I have been reading Liz Pulliam Weston’s MSN Money columns for a couple of years. Although Liz writes about a lot of different topics, her main focus tends to be credit-related issues, which is a topic I don’t usually cover. She’s even written a couple of books on the topic (Easy Money* and Your Credit Score*). So, when I get credit-related questions, I send them to Liz and she answers them for me.
Below is an interview I conducted with Liz via email. I thought her answers were very thoughtful and I’m very appreciative of her taking the time out of her busy schedule to answer them for me.
How long have you been writing about personal finance? How did you get started?
I’ve been writing full-time about personal finance since 1994, when I was a reporter at the Orange County Register. I’d done a stint previously as a business writer at the Seattle Times and had a degree in economics, but I’d taken a few detours (as a feature writer and a political reporter) before deciding that writing about money was what I really wanted to do. To get up to speed, I took the Certified Financial Planner training course after work at University of California, Irvine, which was grueling but well worth the effort. I covered personal finance for the Los Angeles Times for four years before leaving to write for MSN Money in 2002.
Besides writing your columns and books, what else do you do? Or, do you have time to do anything else?
I chase around after my 5-year-old and try to pay attention to my husband once in awhile.
I actually do a lot of radio and TV stuff these days, which is part of promoting the columns and the books. I have a regular hit on Fox Business and talk to the folks at Marketplace Money fairly frequently. The credit crunch and foreclosure crisis have offered a lot of opportunities to be a talking head!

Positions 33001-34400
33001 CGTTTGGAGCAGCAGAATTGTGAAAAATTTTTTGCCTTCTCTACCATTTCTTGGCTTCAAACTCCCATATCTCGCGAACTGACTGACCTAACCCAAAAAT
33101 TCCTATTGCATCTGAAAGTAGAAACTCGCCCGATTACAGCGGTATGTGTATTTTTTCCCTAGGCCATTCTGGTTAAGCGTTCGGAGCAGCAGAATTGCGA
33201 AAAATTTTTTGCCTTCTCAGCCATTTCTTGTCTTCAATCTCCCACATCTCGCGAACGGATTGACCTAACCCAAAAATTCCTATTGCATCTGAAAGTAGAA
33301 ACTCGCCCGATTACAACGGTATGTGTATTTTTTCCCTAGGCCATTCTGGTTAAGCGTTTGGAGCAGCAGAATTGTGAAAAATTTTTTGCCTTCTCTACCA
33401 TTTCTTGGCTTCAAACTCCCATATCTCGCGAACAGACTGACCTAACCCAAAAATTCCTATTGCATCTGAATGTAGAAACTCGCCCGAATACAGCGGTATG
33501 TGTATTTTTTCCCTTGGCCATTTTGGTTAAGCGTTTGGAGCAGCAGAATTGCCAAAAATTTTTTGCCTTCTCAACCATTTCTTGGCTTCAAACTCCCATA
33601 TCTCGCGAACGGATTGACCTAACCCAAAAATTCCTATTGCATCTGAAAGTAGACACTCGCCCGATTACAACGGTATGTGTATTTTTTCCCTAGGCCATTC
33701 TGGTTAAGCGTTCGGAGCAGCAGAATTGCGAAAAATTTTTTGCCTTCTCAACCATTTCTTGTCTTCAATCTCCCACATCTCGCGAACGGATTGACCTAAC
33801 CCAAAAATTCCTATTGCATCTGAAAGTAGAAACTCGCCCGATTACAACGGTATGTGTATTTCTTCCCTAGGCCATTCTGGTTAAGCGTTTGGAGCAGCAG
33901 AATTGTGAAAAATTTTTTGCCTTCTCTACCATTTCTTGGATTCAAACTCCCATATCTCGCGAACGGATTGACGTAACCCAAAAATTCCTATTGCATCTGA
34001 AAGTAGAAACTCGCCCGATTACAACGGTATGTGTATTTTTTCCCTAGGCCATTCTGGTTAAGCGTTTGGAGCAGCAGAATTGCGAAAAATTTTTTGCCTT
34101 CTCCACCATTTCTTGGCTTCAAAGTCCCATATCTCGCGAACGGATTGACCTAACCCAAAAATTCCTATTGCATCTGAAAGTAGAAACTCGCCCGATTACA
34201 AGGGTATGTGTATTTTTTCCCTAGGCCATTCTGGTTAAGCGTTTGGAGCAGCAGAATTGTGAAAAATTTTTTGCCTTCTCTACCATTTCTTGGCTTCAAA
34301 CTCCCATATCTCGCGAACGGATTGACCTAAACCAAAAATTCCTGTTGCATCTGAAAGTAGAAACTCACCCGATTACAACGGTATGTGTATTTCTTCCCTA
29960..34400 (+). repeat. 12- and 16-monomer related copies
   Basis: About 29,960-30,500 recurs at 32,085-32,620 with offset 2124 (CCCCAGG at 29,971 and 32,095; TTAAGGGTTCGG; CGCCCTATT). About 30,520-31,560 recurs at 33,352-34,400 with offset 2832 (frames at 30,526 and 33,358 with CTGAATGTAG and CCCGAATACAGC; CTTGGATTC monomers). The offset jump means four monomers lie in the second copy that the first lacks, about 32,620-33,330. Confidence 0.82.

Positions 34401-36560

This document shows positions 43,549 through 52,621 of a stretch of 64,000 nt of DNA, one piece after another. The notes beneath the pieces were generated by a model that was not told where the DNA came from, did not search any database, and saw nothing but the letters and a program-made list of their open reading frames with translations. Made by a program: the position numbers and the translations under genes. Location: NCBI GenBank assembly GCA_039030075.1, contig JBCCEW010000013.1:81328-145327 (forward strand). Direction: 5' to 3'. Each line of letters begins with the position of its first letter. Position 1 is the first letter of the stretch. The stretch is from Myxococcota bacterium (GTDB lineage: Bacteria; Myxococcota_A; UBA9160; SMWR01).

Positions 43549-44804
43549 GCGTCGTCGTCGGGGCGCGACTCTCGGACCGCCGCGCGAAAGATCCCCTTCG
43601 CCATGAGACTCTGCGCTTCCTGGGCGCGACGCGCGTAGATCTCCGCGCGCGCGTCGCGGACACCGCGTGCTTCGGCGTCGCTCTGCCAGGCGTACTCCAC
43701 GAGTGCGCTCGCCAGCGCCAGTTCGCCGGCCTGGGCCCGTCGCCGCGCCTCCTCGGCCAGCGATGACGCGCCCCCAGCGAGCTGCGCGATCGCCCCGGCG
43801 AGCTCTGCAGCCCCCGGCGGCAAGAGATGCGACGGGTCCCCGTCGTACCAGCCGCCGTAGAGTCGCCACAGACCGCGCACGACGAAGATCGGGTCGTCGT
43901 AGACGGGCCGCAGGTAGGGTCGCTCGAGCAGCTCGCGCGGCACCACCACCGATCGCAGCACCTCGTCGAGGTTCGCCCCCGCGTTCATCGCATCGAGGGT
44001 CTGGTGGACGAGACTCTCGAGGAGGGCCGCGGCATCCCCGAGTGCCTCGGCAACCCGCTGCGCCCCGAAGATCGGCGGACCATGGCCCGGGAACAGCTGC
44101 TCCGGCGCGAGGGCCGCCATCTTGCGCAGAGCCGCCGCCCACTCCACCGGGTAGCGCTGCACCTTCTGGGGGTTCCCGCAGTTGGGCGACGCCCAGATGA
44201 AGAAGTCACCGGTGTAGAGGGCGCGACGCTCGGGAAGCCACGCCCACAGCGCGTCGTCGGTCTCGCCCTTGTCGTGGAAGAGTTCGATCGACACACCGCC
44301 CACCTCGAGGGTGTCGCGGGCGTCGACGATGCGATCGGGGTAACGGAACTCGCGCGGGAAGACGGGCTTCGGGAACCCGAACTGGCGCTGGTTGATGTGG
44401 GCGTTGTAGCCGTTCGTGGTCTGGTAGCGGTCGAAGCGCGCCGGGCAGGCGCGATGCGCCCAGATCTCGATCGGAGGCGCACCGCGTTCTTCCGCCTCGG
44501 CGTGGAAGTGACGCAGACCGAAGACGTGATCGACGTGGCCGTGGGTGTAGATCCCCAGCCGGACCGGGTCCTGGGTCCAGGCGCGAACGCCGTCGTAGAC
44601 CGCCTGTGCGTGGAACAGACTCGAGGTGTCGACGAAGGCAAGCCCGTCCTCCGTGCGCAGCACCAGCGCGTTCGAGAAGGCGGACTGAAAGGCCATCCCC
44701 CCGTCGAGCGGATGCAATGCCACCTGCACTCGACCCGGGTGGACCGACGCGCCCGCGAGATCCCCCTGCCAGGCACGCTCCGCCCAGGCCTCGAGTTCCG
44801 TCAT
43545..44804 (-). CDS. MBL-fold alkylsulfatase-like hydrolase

I’m also co-hosting a savings contest, which is the first time I’ve done anything like this. It’s sponsored by FNBO Direct [more about that here], the online bank, and it’s kind of similar to the “America’s Biggest Loser”-style weight loss challenges. To enter, people submit a short video explaining what they want to save for, and the bank will pick five contestants and track their progress for six months. The five contestants will get dollar-for-dollar matching funds, up to $5,000, and the winner gets a spa vacation. The Web site for more details is Pay Yourself First Challenge, if you’re interested in checking it out.
You write a lot about credit-related issues. In your opinion, what is the number one reason why people get into trouble with credit?
I think it’s a tie between naivety and optimism.
Most people are basically optimistic—they think things will turn out all right. That’s a good thing, except when they stick blinders on and refuse to consider that things can (and will) go wrong. So they live paycheck-to-paycheck, or worse, and have no savings or cushion for the bad times. They use plastic or loans to pay for a lifestyle they can’t actually afford. They pile up debt and keep hoping something (a pay raise, a handsome prince, a lottery ticket) will come along to bail them out.
And many people are astonishingly naïve when it comes to lenders. They think if a lender approves them for a loan, they must be able to afford it. Or they carry balances on their credit cards and then are shocked when the issuer doubles or triples the interest rate on any excuse, or no excuse.
While we’re talking about credit, can you tell us a little about FICO 08? How is it different from the previous FICO version?